A nontoxic nanoparticle developed by Penn State researchers is proving to be an all-around effective delivery system for both therapeutic drugs and the fluorescent dyes that can track their delivery.
In a recent online issue of Nano Letters, an interdisciplinary group of materials scientists, chemists, bioengineers, physicists, and pharmacologists show that calcium phosphate particles ranging in size from 20 to 50 nanometers will successfully enter cells and dissolve harmlessly, releasing their cargo of drugs or dye.
Peter Butler, associate professor of bioengineering, and his students used high-speed lasers to measure the size of fluorescent dye-containing particles from their diffusion in solution.
"We use a technique called time correlated single photon counting," Butler says. "This uses pulses of laser light to read the time, on the order of nanoseconds, that molecules fluoresce."
With this method, his group was able to measure the size of the particles and their dispersion in solution, in this case a phosphate-buffered saline that is used as a simple model for blood.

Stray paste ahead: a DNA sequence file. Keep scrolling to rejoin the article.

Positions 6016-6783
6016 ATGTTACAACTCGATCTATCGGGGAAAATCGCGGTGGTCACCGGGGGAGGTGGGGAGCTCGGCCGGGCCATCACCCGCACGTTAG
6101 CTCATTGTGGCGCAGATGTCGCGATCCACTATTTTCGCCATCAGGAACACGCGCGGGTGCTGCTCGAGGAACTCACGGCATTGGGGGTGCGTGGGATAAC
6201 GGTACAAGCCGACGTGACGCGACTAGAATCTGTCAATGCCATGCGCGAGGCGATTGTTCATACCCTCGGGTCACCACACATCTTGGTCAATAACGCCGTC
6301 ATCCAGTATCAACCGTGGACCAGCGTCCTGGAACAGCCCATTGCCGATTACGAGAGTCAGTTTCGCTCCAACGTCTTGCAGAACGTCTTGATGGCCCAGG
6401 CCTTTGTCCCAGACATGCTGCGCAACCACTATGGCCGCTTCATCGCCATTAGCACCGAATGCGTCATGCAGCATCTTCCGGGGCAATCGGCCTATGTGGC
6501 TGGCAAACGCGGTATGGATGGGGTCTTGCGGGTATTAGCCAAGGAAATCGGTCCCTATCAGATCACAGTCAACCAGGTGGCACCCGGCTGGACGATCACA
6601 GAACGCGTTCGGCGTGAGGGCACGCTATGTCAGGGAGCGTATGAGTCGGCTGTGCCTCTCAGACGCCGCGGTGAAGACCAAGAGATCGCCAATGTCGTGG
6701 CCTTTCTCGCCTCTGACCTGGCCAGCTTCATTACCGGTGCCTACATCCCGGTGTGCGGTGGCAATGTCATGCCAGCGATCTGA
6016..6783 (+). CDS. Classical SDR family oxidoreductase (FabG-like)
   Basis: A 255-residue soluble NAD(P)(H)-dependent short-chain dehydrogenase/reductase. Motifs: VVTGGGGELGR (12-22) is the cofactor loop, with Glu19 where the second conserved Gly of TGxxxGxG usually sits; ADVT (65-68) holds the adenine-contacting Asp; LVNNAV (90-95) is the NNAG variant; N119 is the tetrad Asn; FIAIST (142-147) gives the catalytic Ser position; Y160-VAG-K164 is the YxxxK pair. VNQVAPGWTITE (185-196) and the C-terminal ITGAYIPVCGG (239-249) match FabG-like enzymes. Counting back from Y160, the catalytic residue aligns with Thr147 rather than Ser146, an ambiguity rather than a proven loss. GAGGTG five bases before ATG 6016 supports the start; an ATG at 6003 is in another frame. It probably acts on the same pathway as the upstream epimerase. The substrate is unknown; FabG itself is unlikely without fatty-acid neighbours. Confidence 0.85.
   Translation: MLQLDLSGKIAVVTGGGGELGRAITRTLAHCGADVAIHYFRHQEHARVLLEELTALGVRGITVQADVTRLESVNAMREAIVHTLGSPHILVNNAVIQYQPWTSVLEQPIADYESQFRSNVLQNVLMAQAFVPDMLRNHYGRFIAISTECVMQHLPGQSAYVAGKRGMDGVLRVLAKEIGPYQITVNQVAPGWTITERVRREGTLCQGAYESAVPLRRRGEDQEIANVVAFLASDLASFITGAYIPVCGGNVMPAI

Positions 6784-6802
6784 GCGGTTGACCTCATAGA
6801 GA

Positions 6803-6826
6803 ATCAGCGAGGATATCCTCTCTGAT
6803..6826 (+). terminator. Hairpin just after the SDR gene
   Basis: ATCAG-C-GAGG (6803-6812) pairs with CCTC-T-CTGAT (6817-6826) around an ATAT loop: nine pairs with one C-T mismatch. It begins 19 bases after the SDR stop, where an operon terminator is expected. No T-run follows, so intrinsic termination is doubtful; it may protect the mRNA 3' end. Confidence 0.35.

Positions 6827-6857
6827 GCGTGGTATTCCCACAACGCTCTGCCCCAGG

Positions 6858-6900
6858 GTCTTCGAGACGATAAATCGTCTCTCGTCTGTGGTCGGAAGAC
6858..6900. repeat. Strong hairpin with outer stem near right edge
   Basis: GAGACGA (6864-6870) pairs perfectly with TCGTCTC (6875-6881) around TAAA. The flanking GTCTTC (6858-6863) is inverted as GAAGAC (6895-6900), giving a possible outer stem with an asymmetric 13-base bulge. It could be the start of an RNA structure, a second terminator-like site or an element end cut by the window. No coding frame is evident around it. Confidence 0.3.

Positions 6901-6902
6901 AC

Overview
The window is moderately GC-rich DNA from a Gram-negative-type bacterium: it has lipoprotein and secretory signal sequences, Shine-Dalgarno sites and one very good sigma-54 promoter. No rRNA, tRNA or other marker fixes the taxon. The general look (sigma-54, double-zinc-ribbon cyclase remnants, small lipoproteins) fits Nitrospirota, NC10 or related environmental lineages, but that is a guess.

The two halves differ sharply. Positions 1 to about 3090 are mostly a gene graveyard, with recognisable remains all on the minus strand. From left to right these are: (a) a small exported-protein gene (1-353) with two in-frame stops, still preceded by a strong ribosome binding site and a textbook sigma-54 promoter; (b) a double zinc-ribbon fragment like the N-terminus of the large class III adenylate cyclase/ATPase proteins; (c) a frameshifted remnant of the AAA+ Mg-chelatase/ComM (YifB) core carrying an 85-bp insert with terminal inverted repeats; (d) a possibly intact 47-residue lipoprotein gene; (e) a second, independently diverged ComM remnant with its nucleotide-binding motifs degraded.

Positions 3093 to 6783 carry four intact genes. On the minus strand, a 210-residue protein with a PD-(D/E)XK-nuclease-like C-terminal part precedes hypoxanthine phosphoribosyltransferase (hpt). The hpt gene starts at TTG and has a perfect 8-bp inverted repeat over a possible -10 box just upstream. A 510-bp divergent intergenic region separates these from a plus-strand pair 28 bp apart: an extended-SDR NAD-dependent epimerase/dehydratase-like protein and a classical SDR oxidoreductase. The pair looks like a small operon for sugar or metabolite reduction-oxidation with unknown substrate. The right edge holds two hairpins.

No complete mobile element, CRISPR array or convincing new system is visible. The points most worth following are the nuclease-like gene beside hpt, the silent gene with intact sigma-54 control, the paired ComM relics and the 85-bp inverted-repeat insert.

"What we did in this study was to change the original neutral pH of the solution, which is similar to blood, to a more acidic environment, such as around solid tumors and in the parts of the cell that collect the nanoparticles-containing fluid immediately outside the cell membrane and bring it into the cell. When we lower the pH, the acidic environment dissolves the calcium phosphate particle," he adds.
"We can see that the size of the particles gets very small, essentially down to the size of the free dye that was inside the particles. That gives us evidence that this pH change can be used as a mechanism to release any drug that is encapsulated in the particle," Butler explains.
Although the primary use envisioned for these particles is for targeted cancer therapy, Butler's group is interested in their ability to deliver various drugs that have been sh
|Contact: A'ndrea Elyse Messer|